Tent-lined streets with belongings scattered everywhere. Infected wounds with bugs living inside. A man who hasn’t showered in over a decade. An 80-year-old woman who can’t feed herself. People who ride the metro rail lines because the trains are a safer place to sleep.
The result has been a deadly combination of medical crisis, human hopelessness and bureaucratic red tape as the state, reeling from the virus’ impacts, tries to rebound with a plan for the 160,000 homeless people. That number eclipses any other state – and accounts for half of the country’s entire unsheltered population.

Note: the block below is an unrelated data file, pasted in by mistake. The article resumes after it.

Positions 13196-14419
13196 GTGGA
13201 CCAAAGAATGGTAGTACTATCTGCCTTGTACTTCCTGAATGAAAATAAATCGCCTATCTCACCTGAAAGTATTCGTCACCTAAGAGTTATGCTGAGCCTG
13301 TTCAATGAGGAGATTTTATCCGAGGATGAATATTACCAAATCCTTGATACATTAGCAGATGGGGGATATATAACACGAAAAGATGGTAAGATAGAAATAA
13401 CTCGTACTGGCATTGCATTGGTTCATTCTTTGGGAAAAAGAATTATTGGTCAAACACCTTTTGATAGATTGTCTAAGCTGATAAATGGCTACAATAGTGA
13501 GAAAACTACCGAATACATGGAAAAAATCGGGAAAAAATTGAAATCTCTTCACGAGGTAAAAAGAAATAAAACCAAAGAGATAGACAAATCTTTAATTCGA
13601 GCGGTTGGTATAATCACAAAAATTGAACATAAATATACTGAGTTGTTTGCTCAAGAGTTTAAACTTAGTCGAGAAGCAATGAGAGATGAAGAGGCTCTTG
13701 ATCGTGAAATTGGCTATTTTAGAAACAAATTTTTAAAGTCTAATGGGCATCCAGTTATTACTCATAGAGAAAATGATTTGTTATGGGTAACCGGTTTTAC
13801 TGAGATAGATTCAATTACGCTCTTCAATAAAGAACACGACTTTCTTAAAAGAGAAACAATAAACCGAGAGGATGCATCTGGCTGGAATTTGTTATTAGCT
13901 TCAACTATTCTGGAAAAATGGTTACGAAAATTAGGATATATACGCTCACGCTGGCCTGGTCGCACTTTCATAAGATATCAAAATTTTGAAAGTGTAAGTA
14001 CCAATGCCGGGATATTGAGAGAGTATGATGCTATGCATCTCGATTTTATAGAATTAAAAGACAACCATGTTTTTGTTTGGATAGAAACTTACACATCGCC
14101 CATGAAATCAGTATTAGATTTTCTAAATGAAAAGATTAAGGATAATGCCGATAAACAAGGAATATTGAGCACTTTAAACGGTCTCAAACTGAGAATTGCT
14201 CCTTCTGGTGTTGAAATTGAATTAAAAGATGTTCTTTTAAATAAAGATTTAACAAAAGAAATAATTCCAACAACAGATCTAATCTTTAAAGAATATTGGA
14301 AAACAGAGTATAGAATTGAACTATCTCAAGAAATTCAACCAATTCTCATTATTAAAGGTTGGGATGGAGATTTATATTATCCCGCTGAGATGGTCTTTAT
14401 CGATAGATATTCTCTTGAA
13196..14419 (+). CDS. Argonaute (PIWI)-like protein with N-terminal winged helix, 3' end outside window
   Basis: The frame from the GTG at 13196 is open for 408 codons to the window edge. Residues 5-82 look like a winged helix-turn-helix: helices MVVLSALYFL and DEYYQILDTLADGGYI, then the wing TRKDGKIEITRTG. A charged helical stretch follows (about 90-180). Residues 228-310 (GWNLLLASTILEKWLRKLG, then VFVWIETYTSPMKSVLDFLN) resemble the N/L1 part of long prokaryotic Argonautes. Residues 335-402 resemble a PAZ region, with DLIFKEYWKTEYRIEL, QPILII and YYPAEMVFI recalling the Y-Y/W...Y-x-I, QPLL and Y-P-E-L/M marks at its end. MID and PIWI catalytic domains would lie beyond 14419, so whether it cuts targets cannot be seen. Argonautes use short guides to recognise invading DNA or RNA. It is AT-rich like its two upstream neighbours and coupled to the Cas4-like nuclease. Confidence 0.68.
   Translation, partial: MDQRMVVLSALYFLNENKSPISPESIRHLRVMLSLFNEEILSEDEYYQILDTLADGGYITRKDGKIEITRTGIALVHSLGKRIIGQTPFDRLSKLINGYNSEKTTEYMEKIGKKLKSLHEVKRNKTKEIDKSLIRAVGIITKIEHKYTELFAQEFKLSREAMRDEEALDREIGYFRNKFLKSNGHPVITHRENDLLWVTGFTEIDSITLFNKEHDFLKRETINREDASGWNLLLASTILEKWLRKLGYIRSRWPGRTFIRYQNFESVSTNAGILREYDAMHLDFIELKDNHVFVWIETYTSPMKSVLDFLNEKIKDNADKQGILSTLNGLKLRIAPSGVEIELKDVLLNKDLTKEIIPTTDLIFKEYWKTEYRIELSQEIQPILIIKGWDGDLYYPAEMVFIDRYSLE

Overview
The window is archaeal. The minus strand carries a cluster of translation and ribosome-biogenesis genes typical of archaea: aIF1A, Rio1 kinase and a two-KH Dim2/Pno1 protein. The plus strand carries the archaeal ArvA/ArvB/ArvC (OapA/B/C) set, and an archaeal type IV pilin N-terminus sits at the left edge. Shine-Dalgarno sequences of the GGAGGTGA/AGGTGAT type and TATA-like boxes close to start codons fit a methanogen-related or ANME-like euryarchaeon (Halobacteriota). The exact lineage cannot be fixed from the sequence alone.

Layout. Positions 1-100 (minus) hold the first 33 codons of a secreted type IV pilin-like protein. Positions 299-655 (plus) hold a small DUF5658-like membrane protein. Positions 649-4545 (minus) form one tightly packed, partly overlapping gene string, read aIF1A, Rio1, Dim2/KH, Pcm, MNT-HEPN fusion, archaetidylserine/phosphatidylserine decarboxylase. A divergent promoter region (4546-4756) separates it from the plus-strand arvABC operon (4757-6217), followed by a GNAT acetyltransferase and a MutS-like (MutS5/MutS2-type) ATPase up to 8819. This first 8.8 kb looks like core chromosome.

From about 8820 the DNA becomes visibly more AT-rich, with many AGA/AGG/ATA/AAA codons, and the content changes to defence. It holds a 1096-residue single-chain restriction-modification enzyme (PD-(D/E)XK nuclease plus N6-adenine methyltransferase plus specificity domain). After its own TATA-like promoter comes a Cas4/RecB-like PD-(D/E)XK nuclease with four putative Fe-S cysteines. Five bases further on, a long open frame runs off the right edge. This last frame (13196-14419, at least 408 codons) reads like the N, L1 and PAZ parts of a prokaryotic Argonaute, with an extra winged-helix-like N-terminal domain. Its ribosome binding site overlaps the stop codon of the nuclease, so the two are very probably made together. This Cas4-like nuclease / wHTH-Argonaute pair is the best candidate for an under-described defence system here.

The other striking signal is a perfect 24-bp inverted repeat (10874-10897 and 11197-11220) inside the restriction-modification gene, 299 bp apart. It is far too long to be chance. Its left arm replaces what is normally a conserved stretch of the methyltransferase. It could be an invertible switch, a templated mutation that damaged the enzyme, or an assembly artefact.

A severe shelter and housing shortage is becoming not just a social services problem, but a political one as well, unlike anywhere in the country – thrusting the problem before the eyes of Californians who see people suffering and dying on the streets each day. “There isn’t real clear leadership, there isn’t clear accountability,” says John Maceri, who heads The People Concern, one of the largest homeless relief organizations in the Los Angeles area – the epicenter of the crisis. “You have this very fractured system. It really is like herding cats.”